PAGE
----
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Italy suspends friendship treaty with Libya

By Tom Watkins, CNN
  • "The friendship treaty is null and void," says Italian foreign affairs ministry spokesman
  • Several NATO and U.S. military bases are located in Italy
  • Amati says there has been no discussion on launching attack on Libya from Italian soil

(CNN) -- Italy has suspended a treaty it signed three years ago with Libya that includes a nonaggression clause, a spokesman for the Italian Ministry of Foreign Affairs said Monday.

"The friendship treaty is null and void," said Aldo Amati, deputy press secretary for the ministry, in a telephone interview. Under the 2008 treaty between Italian Prime Minister Silvio Berlusconi and Libyan leader Moammar Gadhafi, Italy paid Libya $5 billion to compensate Libya for the colonial rule.

"We no longer consider the Gadhafi government as our interlocutor, so we don't think it's applicable right now."

But that doesn't necessarily open the possibility that U.S. or NATO forces could launch military operations in the north African country from Italian soil, said Amati. "There's no connection," he said. "There's no link between the two things."

In fact, he said, Italian authorities have not engaged in discussions with other countries about using Italian soil to conduct military operations such as enforcing a no-fly zone or launching any possible attack.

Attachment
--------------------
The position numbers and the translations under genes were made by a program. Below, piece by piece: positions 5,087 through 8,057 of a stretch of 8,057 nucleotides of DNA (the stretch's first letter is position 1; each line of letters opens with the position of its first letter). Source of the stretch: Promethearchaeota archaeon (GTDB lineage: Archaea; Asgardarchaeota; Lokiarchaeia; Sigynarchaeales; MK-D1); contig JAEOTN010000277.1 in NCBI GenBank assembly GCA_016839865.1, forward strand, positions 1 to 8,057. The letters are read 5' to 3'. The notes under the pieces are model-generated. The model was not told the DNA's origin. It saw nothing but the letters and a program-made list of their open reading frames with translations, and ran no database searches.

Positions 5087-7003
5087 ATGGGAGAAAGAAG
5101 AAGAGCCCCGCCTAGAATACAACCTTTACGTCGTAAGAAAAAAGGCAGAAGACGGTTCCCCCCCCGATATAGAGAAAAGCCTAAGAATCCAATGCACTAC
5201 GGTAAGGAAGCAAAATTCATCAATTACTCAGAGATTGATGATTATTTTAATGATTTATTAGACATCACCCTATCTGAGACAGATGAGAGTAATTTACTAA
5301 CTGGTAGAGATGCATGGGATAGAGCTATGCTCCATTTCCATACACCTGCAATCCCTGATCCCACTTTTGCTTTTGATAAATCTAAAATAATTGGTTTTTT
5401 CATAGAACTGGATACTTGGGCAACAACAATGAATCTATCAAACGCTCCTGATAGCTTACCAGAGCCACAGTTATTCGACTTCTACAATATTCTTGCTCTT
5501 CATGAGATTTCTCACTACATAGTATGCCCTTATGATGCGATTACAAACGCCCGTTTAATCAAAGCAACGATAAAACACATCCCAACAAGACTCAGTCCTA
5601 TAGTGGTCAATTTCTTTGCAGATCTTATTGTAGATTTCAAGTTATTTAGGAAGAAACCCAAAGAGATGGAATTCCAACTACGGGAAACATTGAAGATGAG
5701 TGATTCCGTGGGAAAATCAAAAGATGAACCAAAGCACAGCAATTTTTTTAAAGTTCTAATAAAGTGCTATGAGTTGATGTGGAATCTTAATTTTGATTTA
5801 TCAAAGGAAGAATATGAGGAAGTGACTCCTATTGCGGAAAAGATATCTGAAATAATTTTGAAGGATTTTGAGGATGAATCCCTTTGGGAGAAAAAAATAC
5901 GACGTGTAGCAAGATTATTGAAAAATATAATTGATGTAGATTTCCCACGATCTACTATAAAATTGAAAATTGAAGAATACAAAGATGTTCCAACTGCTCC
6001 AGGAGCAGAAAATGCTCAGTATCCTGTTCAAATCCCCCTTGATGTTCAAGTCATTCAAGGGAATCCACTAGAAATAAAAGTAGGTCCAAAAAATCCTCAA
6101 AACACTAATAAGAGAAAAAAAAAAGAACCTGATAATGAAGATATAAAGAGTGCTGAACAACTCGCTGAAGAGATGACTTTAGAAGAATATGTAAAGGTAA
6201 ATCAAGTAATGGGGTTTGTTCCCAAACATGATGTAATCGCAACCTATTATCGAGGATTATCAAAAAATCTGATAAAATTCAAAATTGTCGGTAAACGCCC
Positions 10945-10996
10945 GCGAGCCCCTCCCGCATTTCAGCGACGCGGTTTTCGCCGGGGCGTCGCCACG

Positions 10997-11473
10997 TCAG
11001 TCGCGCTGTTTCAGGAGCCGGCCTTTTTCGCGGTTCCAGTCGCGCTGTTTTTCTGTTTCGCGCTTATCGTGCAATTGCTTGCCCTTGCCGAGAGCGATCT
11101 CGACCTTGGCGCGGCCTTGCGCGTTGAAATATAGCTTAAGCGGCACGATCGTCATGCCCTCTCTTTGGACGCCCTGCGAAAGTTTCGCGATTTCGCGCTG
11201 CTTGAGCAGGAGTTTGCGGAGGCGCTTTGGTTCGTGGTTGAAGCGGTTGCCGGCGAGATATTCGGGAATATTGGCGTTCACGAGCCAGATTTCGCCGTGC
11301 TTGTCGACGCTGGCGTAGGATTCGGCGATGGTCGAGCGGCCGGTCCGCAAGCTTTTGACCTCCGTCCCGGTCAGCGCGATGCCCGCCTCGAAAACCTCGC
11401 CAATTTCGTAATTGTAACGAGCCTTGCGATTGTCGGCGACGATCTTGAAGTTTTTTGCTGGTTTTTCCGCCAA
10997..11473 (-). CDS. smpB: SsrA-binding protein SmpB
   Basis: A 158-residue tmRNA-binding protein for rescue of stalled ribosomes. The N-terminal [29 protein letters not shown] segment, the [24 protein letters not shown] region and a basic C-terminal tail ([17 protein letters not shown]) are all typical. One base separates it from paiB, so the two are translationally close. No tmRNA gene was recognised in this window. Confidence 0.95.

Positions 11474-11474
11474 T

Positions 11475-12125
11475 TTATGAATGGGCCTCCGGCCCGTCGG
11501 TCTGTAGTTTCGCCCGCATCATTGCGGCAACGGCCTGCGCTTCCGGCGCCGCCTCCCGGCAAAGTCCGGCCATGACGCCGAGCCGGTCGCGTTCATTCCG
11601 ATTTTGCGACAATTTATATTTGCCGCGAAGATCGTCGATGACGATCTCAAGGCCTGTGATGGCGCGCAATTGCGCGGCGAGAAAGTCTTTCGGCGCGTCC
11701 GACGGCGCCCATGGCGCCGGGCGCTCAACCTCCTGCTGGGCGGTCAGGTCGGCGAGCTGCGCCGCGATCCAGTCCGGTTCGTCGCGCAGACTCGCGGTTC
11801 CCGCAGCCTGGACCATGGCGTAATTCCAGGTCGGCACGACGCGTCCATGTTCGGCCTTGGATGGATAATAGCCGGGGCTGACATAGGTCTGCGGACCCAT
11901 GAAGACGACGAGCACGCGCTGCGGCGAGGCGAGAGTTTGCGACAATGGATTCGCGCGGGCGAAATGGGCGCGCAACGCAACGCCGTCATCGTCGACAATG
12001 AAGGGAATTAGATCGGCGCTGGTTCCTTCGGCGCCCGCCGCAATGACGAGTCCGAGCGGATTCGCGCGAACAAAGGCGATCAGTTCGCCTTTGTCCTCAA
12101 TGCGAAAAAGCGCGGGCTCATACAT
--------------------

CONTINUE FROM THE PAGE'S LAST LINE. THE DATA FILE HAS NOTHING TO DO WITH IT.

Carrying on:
Several NATO and U.S. bases are located in Italy, including the U.S. Sixth Fleet, which is based near Naples.

But Kurt Volker, the former U.S. ambassador to NATO who is now a senior fellow at the Johns Hopkins School of Advanced International Studies, said the suspension of the pact does not suffice for military actions to be launched from Italy.

The question is, from the perspective of the Italian government, "if you're really trying to think about military action, do you have some kind of authorization to do so?" he said in a telephone interview. "You would need a U.N. mandate and possibly a NATO declaration or both, and there isn't anything like that on the table at the moment."

But others in the international community may soon have to decide whether to intervene militarily, he said. "At some point we have to face the question of, 'Are we willing to help them or not,'" he said. For Volker, the question is an easy one to answer. "If I were in government, I would be strongly recommending, 'Absolutely, Yes! Not a moment's hesitation," he said.

The situation in Libya differs from that of Egypt, where the United States was trying to balance various interests, he said. "We have no countervailing interests in Libya," he said. "The guy has been a terrible dictator. He was a terror plotter. He blew up the plane in Lockerbie. So we have no reason not to be helping the people of Libya get rid of this tyrant."

Discussions are under way about getting aid to those in need in Libya, Amati said. At a meeting of the U.N. Human Rights Council in Geneva, Switzerland, Italian Foreign Minister Franco Frattini "very much favored a United Nations international investigation," Amati said. "We would like to reach out to the Libyan people, so we're ready to create humanitarian corridors, possibly under a U.N. hat."

Amati said Italian officials would prefer to funnel any humanitarian assistance through another organization, such as the African Union or the Arab League. That's because Libya is a former colony. "Due to our past relationship, it would be, let's say, inconvenient, you know," Amati said.

Italy decided over the weekend to stop sending money to what remains of the Libyan government, and has halted the flow of oil and gas through a pipeline that stretches from Libya to Ragusa in Sicily, he said.